A week after before the drawn All-Ireland Camogie final between Meath and Cork, Aoife Maguire was part of a four-strong team that finished second at the British Riding Club Championships in Lincoln.
The team included her partner Brian Cassidy and the clear round the talented showjumper produced on board her 14-year-old mare, Mane Attraction, was a key contribution.
Last Sunday, the centre-back had the blinkers on to focus on camogie and Meath's brilliant Intermediate All-Ireland Final replay victory over Cork in the Gaelic Grounds.
“The horses will keep me busy until John (Davis) calls us back in for training for 2018,” she said as she prepared for the heroes’ homecoming on Sunday evening.
Meath's 10-7 victory on Sunday completed a remarkable journey that started out in the camogie basement in 2007.
From the obscurity of the fourth tier, Meath embarked on a remarkable journey, a type of rags to riches story that propelled the team into the limelight with live television coverage enhancing the success.
And it all added up nicely for Boyne Community School maths teacher Aoife who had the benefit of some Cork support as she helped Meath to victory.
The Killyon woman, who captained Meath to the National Camogie League Division 2 title last year, has very strong Cork connections through her mother Eileen, a native of Cape Clear Island.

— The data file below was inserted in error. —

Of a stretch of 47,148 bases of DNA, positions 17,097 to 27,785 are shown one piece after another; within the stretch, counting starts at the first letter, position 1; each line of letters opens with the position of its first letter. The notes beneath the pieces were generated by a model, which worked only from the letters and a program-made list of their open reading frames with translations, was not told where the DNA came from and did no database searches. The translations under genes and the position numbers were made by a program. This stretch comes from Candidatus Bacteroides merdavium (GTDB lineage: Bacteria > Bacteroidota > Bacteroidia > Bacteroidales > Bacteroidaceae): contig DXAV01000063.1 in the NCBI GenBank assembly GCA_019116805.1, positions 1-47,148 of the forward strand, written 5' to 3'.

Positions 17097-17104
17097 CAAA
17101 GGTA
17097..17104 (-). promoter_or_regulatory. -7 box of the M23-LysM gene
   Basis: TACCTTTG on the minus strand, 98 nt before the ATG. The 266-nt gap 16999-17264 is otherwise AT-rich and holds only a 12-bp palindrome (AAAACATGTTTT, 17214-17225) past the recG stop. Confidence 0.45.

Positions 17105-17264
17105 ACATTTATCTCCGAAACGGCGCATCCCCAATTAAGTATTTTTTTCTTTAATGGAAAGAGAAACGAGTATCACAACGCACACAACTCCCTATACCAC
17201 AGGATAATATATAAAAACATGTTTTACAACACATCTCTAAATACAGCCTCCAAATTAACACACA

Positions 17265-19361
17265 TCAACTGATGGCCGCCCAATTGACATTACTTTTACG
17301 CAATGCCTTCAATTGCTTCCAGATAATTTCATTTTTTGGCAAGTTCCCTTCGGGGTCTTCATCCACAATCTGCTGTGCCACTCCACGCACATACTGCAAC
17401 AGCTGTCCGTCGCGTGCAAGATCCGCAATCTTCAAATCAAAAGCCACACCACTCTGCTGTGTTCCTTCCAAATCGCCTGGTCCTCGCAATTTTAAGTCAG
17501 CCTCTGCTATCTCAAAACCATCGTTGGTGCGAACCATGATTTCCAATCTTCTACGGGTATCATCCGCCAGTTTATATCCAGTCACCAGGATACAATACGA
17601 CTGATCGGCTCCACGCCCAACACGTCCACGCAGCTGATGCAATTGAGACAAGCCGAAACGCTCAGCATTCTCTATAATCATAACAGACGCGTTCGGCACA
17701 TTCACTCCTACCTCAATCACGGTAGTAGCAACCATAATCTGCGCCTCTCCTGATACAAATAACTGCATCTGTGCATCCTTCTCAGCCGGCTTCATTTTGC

Last Sunday, a convoy of supporters in green and gold travelled from Schull and Kilmichael to get behind the Meath team.
Included in the group was Maguire’s three year-old first cousin and Goddaughter Aisling Murphy, who made the journey with her parents Deirdre (Aoife’s aunt) and John Noel.
A Meath jersey was provided last year for Aisling although last week it had been suggested she had grown out of it.
“My mum is from Cape Clear Island and we’d spend a lot of time down there. The relations came up to Croke Park and they even had Meath colours on them, so I was very flattered,” Aoife explains.
“I think some of my cousins had Cork jerseys on under the Meath ones just in case the result went the other way, but it was great.
“They're all delighted for me and for the team, they know all the work that we have put in.
“We were slow to get going in the first-half, but the wind had a big part to play in that .
“A few refereeing decisions surprised me, on another day they might not have been frees, but we tackled hard and fair and Cork did the same.
“You had to give it all out there, it was that type of game,” she added.
WATCH THE HOMECOMING ON SUNDAY NIGHT